Biomarkers of Immunity Company™
Our automated laboratory diagnostic solutions provide dramatically faster and more sensitive ways to measure correlates of immune protection associated with bacterial vaccines.
FlowApps, in collaboration with the CDC, has patented a multiplexed, multivalent, high throughput process that is highly specific, easier, and up to 20 times faster than first generation reference methods for functional opsonophagocytic antibody detection.
FlowApps diagnostics enables pharmaceutical companies, bio defense firms, public health organizations and academic researchers to slash the time it takes to determine the efficacy of existing and candidate bacterial vaccines by measuring immunological end points as an alternative approach to assessing vaccine performance.
A Brief History of Opsonic Antibody Detection
The World Health Organization (WHO) and the Food and Drug Administration (FDA) have stressed the importance of Opsonic Antibodies as Serologic Correlates of Immunity. Presently, the accepted method for detection of Opsonic Antibodies is a first generation manual killing assay developed by Steiner et. al., at the United States Centers for Disease Control and Prevention (CDC). The original phagocytic assays developed by Steiner, et. al., established the utility of functional antibody measures. This method works well and has been established as the current "gold-standard". However, the first generation manual or "killing assay" uses viable (potentially infective) bacteria.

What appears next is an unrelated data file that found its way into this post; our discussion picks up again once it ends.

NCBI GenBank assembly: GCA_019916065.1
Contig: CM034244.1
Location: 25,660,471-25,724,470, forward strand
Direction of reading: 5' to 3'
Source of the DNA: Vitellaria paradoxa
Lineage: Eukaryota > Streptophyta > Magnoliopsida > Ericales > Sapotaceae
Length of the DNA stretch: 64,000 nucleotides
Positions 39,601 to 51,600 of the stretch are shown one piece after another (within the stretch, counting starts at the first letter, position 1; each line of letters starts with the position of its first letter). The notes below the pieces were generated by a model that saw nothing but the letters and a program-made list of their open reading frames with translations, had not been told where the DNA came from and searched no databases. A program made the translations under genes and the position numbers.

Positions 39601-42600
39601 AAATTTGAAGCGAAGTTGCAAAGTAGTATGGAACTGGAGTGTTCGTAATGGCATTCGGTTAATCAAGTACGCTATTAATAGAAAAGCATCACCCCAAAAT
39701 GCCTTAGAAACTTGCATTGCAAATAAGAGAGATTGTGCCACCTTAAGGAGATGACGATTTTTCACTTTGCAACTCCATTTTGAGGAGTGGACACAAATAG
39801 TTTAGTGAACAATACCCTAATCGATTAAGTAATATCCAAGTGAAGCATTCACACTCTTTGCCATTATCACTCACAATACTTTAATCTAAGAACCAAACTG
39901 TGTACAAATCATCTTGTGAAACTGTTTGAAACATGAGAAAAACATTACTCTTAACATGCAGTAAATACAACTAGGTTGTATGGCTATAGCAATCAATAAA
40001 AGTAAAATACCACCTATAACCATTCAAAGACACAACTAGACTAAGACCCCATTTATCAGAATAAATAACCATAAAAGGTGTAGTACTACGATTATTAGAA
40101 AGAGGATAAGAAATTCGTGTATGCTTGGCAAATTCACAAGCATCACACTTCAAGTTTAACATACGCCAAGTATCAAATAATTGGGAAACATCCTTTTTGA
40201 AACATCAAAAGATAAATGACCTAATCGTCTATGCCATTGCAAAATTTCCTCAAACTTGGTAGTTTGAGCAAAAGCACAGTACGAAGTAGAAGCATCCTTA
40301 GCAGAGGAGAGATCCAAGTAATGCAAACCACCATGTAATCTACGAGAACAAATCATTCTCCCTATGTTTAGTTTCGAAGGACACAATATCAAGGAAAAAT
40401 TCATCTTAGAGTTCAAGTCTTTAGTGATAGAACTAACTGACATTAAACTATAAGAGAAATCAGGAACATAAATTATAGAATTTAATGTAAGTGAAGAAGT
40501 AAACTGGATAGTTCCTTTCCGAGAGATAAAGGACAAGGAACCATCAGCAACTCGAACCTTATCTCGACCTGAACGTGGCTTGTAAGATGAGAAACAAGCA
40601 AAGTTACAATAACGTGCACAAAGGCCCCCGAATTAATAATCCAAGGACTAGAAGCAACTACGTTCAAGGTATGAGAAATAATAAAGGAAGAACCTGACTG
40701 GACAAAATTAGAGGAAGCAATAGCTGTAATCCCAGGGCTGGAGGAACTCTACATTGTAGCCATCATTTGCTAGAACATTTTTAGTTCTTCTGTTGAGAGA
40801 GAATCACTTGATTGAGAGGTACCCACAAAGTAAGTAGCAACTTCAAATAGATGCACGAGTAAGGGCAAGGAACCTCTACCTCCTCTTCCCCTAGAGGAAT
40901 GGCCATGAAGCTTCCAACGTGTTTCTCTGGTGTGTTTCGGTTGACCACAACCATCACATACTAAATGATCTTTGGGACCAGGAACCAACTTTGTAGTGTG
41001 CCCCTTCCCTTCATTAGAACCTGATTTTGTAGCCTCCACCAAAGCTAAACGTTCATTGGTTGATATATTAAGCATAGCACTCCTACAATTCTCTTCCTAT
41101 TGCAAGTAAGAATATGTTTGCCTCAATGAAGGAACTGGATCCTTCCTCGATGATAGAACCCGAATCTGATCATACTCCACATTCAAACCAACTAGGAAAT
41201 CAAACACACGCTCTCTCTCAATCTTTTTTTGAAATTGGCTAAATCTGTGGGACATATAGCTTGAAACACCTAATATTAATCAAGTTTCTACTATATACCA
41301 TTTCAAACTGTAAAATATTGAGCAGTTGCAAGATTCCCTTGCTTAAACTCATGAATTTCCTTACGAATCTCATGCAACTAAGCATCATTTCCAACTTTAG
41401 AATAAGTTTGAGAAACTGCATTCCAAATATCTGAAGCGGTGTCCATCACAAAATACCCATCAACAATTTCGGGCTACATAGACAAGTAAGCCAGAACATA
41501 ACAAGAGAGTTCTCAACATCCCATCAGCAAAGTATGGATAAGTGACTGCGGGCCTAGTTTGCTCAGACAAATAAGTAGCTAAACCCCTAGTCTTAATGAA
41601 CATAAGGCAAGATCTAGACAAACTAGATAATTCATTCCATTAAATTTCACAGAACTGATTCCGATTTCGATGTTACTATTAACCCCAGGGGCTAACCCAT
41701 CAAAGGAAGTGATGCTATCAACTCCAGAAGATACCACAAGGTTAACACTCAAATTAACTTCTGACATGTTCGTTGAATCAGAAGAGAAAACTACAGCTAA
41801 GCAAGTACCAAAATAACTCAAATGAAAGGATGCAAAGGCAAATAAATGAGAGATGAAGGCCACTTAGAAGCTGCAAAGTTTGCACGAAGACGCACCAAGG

The "killing assay" other inherent advantages and drawbacks
* Sandra Romero-Steiner, Ph.D.(Classical Technology transfer opsonophagocytic killing type assay Power Point presented at the Pneumococcal Antibody Opsonization Assay Meeting, Supported by NIH/CDC/WHO, Sept., 2005)
||Volume of Sera
|Endpoint = Viability
The FlowApps Advantage
Flow Applications, Inc. and the United States Centers for Disease Control and Prevention (CDC) have developed automated technology for the detection of opsonic antibodies elicited by vaccination. This was accomplished by a cooperative research and development agreement (CRADA) between the Dr. George Carlone's lab at the CDC, Flow Applications Inc, and academic partners. The success of this CRADA resulted in FlowApps obtaining a patent (6,815,172 ) with the CDC as well as an exclusive license to commercialize multiplexed opsonophagocytic testing and assays. In 2008 FlowApps was also awarded the FLC Southeast Region 2008 "Excellence in Tech Transfer" award for our Multiplexed Opsonophagocytic Assay (OPA) technology.
Because manual phagocytic assays are time-consuming and technically cumbersome, FlowApps' multiplexing technologies connect serological measures to high-throughput automation.
In comparison to the first generation manual killing assay FlowApps' automated assay:
- Correlates with the manual assay
- Uses non-viable, non-infective targets
- Still uses culturable phagocytes
- Eliminates manual colony counting
- Is automated
- Eliminates discontinuous titers
- Is high throughput
- Uses far less sera and reagents
- Can meet FDA GMP guidelines
- Can be standardized
- Can eliminate inter-lab variability